Here’s where things stand heading into Day 89 of the Trump administration:

As tensions rose last week between the United States and North Korea, President Trump said he was calling the Navy into action.

“We are sending an armada — very powerful,” Trump told the Fox Business Network in an interview that aired April 12.

Soon, based on an announcement by the U.S. military, news outlets around the world reported that an American aircraft carrier was sailing toward North Korea from Singapore.

The decision to send the USS Carl Vinson was widely described as the Trump administration’s response at a pivotal moment to increasingly aggressive rhetoric from Pyongyang.

Now we know that things went a little differently.

As the weekend began and North Korea celebrated a national holiday with a defiant show of military force, the USS Carl Vinson was nowhere near the Korean Peninsula. It was in the Indian Ocean, thousands of miles away.

As our colleagues wrote, U.S. officials’ “nebulous — if not deliberately misleading” statements about the aircraft carrier underscore the tricky position Trump finds himself in when it comes to North Korea.

On the one hand, the Trump administration wants to demonstrate that the United States is willing to show force against Pyongyang. On the other, it’s clear the administration is also conscious that too much brinkmanship could be dangerous.

It’s not clear how North Korea will respond to the news about the USS Carl Vinson, which is apparently heading in its direction now.

As of this writing, foreign policy experts are still working to draw conclusions about the administration’s lack of clarity.

Was it calculated misdirection, or something less strategic? We hope to know more soon.


Yesterday, we noted the difference between Trump’s apparent position on Turkey’s referendum and the State Department’s.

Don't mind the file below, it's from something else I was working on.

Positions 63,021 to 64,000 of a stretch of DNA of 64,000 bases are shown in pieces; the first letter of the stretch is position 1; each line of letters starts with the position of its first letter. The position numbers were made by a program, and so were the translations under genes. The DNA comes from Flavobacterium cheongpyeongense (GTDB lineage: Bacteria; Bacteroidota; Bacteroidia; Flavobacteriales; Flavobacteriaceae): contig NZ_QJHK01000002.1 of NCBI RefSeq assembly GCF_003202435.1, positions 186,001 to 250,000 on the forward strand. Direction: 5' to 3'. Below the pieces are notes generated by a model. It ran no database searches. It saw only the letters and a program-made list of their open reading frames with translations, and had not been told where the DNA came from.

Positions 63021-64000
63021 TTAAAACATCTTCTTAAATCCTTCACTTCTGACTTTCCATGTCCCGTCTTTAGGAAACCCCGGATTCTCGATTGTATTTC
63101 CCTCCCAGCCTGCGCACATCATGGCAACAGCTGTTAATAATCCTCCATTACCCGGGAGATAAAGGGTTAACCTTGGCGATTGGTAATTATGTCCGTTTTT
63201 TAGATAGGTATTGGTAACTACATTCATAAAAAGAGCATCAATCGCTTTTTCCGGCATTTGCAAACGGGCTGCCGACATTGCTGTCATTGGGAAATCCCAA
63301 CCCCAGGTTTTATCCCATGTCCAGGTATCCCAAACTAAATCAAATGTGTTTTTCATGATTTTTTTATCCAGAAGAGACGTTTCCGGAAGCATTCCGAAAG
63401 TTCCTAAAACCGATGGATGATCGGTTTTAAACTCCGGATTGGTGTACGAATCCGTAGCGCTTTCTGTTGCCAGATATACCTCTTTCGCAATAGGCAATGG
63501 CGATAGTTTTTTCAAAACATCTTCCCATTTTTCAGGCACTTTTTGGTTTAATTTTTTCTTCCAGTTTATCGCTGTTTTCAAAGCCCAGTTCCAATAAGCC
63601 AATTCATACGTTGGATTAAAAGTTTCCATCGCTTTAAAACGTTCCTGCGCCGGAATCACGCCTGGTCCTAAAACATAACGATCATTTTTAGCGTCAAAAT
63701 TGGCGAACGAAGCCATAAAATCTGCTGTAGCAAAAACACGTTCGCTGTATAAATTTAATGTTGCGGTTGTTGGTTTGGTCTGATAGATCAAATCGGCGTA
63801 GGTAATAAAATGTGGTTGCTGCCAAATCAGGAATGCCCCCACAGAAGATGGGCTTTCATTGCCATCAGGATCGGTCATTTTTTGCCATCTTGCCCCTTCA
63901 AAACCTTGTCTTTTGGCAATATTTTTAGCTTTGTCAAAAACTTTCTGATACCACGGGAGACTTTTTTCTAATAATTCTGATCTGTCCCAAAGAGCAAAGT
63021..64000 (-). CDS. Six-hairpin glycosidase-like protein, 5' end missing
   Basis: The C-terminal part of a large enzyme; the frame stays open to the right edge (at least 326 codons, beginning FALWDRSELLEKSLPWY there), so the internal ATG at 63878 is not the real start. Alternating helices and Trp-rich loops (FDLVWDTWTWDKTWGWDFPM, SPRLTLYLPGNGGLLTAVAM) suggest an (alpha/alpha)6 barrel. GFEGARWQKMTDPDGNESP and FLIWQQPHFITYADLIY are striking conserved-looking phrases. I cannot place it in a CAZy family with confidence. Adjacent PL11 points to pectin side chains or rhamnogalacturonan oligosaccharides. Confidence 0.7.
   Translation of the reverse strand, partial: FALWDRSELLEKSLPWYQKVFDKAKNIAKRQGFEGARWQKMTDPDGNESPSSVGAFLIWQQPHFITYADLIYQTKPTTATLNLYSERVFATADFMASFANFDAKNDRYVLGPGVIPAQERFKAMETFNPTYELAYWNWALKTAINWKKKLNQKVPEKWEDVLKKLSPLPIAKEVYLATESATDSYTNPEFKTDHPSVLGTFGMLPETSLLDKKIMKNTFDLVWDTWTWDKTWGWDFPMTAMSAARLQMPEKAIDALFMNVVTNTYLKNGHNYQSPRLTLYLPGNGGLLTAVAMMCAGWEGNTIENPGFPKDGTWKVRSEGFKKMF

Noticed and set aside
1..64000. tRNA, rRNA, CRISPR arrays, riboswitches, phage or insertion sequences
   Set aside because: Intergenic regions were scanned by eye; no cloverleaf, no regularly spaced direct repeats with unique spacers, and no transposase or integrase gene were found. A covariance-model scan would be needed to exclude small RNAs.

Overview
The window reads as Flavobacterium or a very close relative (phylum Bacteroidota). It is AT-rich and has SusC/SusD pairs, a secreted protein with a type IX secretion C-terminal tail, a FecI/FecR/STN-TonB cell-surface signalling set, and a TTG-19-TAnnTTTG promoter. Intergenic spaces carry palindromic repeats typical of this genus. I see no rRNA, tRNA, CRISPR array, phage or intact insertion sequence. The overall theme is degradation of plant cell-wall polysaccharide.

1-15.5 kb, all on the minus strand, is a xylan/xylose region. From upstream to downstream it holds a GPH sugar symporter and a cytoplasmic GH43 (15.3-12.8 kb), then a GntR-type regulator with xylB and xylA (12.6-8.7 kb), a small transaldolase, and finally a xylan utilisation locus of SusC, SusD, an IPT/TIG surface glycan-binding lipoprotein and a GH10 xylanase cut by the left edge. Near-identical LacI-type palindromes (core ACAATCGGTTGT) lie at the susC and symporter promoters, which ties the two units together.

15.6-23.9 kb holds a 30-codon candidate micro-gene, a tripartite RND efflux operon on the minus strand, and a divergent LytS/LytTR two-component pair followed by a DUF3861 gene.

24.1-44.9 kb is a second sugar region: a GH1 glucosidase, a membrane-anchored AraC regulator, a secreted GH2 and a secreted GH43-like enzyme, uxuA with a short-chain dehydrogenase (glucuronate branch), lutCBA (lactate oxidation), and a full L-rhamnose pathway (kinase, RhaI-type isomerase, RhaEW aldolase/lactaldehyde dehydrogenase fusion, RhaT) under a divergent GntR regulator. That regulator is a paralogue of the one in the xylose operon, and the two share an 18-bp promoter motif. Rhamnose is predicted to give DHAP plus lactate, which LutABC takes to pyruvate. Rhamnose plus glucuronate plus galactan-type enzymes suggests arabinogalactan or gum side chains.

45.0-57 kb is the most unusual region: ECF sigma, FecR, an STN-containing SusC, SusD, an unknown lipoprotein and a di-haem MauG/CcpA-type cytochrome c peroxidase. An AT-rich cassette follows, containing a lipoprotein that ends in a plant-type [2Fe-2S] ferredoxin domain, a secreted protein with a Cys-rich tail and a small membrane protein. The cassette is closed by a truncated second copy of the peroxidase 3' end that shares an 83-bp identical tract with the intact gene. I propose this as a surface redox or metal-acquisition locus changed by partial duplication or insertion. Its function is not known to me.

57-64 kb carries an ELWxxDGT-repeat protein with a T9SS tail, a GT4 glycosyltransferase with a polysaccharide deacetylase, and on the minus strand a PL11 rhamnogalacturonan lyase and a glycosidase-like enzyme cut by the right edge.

The same appears true when it comes to Russia, our colleague wrote.

As a reminder, Trump spent much of the campaign praising Russian President Vladimir Putin and urging a rapprochement between Washington and Moscow.

In recent weeks, however, his top deputies on national security have fiercely criticized Russia’s role in the Syrian civil war, its possible complicity in a chemical attack on Syrian civilians and its approach to world affairs.

Trump has passed on opportunities to reinforce the harder line pushed by officials such as U.N. Ambassador Nikki Haley and CIA Director Mike Pompeo. This contrasts sharply with his posture toward China, for example, which Trump repeatedly warned and criticized before softening his position.


By his own account, Attorney General Jeff Sessions wants to oversee an aggressive law enforcement apparatus at the Justice Department.

He already has outlined what that will look like: Sessions has urged his federal prosecutors across the country to crack down on illegal immigrants, violent criminals and drug traffickers. He wants to bring back the war on drugs, reconsider Obama-era police reforms and demonstrate an approach that is all-around tough on crime.

There’s just one problem. Sessions doesn’t have a single U.S. attorney in place to carry out this vision.

In case you missed it, Sessions asked dozens of Obama-era U.S. attorneys to resign last month. No one has been hired to fill their positions or those that were vacant, our colleague wrote.

Sessions has 93 unfilled U.S. attorney positions on his hands — a number that pales in comparison to the total sum of key government positions that remain vacant under Trump.

Sessions is also without leaders for the critical civil rights, federal crime and national security divisions at the Justice Department, our colleague wrote.


We all know how much Trump loves Twitter.

Since March 2009, when he created his @realDonaldTrump account, the microblogging service has become an almost daily obsession for Trump — a way to connect with supporters, air grievances and deliver political judgments in real time.

In fact, given Trump’s lack of political background, his Twitter account represents one of the most complete records of his views. That’s where he’s starting to get into trouble.

As our colleague wrote, Trump’s old tweets are turning into a “minefield of hypocrisy” for the new president. It turns out that many of the things Trump has done since becoming president, he criticized — often virulently — when President Barack Obama did the same.

Examples include his decision to launch missile strikes in Syria, avoid intelligence briefings, rack up large travel expenses and play frequent rounds of golf.

Follow the author: @eliseviebeck.